Factoring finance companies use terms which may seem unfamiliar. We explain the key terminology below.
Account Debtor / Customer
- The business or businesses purchasing goods and services from you, the client.
- Dollar amount that the factoring company advances to your company when they buy the requested invoice. The advance is a percentage of the gross value of the invoice (Advance Rate) and is wired immediately after the invoice is verified and purchased.
- The amount of the face value of the invoice the factoring company will advance the borrower. For instance, on a $100,000 invoice with an 80% advance rate, $80,000 will be advanced to the borrower immediately.
- The borrower / recipient of the factoring advance. In a factoring transaction, the account creditor is the company providing the goods or services to a debtor or customer, and a client / borrower of the factoring company.
- The contract between the factoring company and you, the client. It covers terms of the relationship including as fees, advance rates, and the length of the relationship. Factoring finance agreements can be changed, extended, or terminated according to provisions included within it.
- A percentage fee charged by the factoring company, usually on a monthly basis. Used to describe how much is charged on an invoice’s face value for a period it’s outstanding. For instance, a 5% monthly factoring fee on a $100,000 factored invoices means that $5,000 is owed to the factoring company every 30 days that the invoice is outstanding. Also known as a Discount Fee in the factoring financing lexicon.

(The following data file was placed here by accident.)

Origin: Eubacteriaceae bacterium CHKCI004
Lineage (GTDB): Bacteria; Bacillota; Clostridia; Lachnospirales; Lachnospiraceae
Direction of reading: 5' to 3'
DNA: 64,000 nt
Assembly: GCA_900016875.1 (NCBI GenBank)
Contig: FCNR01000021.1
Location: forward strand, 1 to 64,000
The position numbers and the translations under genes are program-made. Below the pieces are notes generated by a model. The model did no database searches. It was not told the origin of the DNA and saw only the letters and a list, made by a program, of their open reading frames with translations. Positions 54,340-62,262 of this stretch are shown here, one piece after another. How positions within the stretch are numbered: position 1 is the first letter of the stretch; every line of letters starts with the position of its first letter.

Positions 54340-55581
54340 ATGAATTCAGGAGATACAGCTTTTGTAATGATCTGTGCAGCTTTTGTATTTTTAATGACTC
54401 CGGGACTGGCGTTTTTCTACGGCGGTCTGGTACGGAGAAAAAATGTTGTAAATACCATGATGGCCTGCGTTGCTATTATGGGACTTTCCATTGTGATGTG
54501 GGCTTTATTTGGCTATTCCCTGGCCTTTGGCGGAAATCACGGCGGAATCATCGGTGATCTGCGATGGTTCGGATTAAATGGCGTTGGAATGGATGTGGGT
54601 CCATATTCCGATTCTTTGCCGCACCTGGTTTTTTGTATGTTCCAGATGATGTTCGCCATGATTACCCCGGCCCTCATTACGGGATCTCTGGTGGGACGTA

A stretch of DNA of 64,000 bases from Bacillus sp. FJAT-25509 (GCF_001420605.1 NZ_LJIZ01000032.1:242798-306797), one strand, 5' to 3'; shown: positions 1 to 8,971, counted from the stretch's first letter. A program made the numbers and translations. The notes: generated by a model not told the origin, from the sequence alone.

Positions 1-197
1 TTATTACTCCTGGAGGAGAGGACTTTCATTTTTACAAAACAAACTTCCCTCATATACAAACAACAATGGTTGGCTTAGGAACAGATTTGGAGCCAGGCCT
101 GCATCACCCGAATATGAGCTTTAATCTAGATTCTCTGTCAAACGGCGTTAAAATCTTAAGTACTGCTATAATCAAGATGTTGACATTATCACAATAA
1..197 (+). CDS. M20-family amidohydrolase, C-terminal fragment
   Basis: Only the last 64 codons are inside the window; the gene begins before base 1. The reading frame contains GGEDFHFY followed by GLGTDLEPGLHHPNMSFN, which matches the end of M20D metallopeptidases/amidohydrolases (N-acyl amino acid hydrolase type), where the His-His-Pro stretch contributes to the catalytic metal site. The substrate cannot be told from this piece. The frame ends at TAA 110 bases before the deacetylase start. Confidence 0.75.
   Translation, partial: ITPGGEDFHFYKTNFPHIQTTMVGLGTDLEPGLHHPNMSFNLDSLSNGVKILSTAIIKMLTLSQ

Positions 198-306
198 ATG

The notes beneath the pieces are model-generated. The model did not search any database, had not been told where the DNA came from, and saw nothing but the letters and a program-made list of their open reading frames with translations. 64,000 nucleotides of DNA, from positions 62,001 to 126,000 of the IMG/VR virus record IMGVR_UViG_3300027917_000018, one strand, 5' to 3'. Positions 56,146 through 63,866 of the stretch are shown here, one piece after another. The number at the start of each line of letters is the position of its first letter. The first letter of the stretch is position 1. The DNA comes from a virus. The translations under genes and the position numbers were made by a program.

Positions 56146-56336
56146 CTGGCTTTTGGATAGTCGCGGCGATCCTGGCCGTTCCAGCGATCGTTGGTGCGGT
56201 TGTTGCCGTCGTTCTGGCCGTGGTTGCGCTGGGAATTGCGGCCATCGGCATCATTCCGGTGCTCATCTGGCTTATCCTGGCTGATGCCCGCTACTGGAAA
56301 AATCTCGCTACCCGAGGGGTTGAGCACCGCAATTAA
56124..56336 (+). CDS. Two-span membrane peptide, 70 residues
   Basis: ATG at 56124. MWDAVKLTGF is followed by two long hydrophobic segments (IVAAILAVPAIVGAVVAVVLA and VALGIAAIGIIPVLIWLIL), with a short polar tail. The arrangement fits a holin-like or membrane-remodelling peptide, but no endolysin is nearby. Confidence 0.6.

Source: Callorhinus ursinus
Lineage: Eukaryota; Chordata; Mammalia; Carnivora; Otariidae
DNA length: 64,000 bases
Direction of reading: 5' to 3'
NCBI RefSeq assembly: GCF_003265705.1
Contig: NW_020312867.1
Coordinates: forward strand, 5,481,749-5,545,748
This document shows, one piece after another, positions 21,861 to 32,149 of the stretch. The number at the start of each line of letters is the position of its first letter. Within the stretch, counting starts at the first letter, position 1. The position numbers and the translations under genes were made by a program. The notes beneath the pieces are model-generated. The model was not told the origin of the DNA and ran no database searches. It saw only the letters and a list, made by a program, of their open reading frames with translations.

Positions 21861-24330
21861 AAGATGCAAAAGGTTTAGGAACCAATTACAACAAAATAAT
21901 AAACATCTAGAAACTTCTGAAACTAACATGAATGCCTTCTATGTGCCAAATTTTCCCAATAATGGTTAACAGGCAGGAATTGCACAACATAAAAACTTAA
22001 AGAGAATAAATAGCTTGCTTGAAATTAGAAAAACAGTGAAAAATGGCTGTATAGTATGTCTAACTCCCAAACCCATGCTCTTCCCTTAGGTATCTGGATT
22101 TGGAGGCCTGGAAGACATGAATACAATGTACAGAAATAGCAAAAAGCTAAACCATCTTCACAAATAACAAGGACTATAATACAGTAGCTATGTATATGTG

- A type of factoring where the factoring company assumes all risk of nonpayment from the account debtor / customer. With non-recourse, clients receive a lower advance rate but will not be responsible for the invoice once the factoring company purchases it.
- The remaining amount of the invoice, minus factoring fees, that is deposited in your account when factored invoices are paid.
- A standard factoring arrangement in which the client is responsible for invoices that remain unpaid past their recourse period.
- The length of time a factoring company will hold an unpaid invoice before requiring the client to collect on it. Recourse periods can vary from 60 to 120 days depending on the agreement between client and factoring company.
- The remaining balance of an invoice that is withheld, awaiting payment from the customer. The advance plus the reserve will equal the full amount of the invoice. Not to be confused with the Rebate, which is the final amount the client receives after payment is received and factoring fees are deducted.
For a more detailed explanation of factoring financing, check out our comprehensive Invoice Factoring 101 guide.